Day 4 marked the first class for the remaining Shihan. It turned out to be a great yet humbling day.
I also have made a new friend, Eita from Israel. We talked quite a bit about what was going on in Isreal and Judaism in general. It was very interesting as there was quite a bit I didn’t know or understand about both.
Also, it turns out he was recommended to take the Godan test by Nagato although he was only a Nidan. I talked to him about my similar experience. Turns out that he has been training for almost 10 years, so he is bery qualified. I gave him what little advice I could, and reassured him that he should do fine (which I’m sure he will).
Shiraishi Sensei class is always a pleasure and a challenge. Again the key is on his subtle deliberate movements.
His method of foot work spine work hand work does pay dividends. It was interesting to see him teach Sanshin no Kata. Although not dramatically different in overall movement, the subtle positioning and shifting of weight makes it feel like brand new. While watching his feet I began to realize that I have seen the other Shihan demonstrate it similarly, just with different emphasis.
He then began to show kihon with his method of movement. It makes the attacker more confused about where the attack is coming. And since the uke is effectively connected to the tori, the twisting of the spine affects their balance dramatically.
I went in feeling fairly confident I had gotten better with Nagato Sensei’s movement since it was something I had worked quite a bit on. However I found class very difficult as I tried to follow his Taijutsu. There would be moments where I’d suddenly feel I got it – until the next technique was shown.
What proves difficult for Nagato Sensei is also what makes his Taijutsu so intriguing; he is constantly dancing and moving on the periphery of range while he is constantly switching hands. Yet he does it so gracefully it is easy to miss exactly what he is doing.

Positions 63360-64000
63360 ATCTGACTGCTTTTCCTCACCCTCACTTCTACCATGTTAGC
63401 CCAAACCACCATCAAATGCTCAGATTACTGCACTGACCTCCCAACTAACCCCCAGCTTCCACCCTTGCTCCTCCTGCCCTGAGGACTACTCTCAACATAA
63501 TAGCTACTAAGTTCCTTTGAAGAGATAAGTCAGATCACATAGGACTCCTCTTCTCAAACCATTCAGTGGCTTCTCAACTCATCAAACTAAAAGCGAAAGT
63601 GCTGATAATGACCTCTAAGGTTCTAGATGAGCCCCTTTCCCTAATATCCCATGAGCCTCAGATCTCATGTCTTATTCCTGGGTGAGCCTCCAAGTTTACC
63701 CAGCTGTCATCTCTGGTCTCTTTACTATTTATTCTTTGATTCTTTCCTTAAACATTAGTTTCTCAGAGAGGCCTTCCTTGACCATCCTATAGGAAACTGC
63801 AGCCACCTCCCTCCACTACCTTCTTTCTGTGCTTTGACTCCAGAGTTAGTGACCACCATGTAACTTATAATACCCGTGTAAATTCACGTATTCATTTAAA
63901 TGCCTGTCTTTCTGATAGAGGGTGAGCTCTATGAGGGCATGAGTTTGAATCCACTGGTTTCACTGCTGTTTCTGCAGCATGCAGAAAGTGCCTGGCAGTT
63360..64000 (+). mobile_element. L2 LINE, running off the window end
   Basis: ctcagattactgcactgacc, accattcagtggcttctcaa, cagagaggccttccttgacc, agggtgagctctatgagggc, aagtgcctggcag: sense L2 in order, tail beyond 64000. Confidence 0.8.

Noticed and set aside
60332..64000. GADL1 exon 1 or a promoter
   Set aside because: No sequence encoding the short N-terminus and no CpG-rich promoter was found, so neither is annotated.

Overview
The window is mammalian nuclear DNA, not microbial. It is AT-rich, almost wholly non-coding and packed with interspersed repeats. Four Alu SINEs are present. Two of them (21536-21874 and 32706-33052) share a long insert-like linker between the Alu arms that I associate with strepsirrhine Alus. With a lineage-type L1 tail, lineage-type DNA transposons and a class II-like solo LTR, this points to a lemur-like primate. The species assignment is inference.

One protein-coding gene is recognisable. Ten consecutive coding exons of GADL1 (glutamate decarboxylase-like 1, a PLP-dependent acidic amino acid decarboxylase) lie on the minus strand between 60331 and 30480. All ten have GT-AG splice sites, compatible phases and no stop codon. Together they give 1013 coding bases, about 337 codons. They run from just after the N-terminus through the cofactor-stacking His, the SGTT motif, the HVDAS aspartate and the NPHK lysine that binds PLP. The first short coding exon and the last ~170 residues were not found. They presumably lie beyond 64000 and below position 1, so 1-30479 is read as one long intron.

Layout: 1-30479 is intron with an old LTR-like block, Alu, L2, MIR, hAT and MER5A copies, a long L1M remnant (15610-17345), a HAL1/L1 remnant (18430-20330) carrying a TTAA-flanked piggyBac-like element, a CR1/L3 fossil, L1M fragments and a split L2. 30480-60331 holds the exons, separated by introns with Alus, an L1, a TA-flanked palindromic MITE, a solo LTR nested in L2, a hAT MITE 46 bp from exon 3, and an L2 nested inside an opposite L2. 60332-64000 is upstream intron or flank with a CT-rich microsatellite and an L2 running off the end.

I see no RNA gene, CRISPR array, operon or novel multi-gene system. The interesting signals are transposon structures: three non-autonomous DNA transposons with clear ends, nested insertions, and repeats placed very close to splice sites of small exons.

Nagato also performed a hanbo technique on me that I was struggling with – I think part to help and part to have some fun with me. He had me flopping on the ground as drove is nails into my cuticles while I looked up at him and seeing a small grin on his face. I would let out chuckle in between hisses and yelps. Pain can be fun.
His class is indeed a challenge, but I am determined.
I was particularly excited with Someya’s class since he had to cancel the last one. I wanted to see more of the Kihon and sure enough so did everyone else.
I was surprised at both the number of technical details I was missing, as well as techniques that were very different than I had assumed. I was uke for the class and had to execute some serious Ukemi as I got flung.
The pain from the joint locks was steering and explosive – like a dagger. I was sure at any moment I would be snapped. But there were no injuries, demonstrating his level of control.
Yet I also noticed this time around some very subtle shifts he would do at the beginning of the technique. He even confirmed that these were intentional and part of the technique.
I always enjoy the intensity of his class as well as its technical nature. It’s also a good reminder that I need to work on my ukemi.
It seems the theme of this trip is subtlety as I notice more and more subtle things each Shihan does that dramatically changes the dynamics (and success) of a technique.
Hopefully this is a sign of improvement.
Tomorrow, a first class ever with Rob Renner and another Hatsumi Sensei.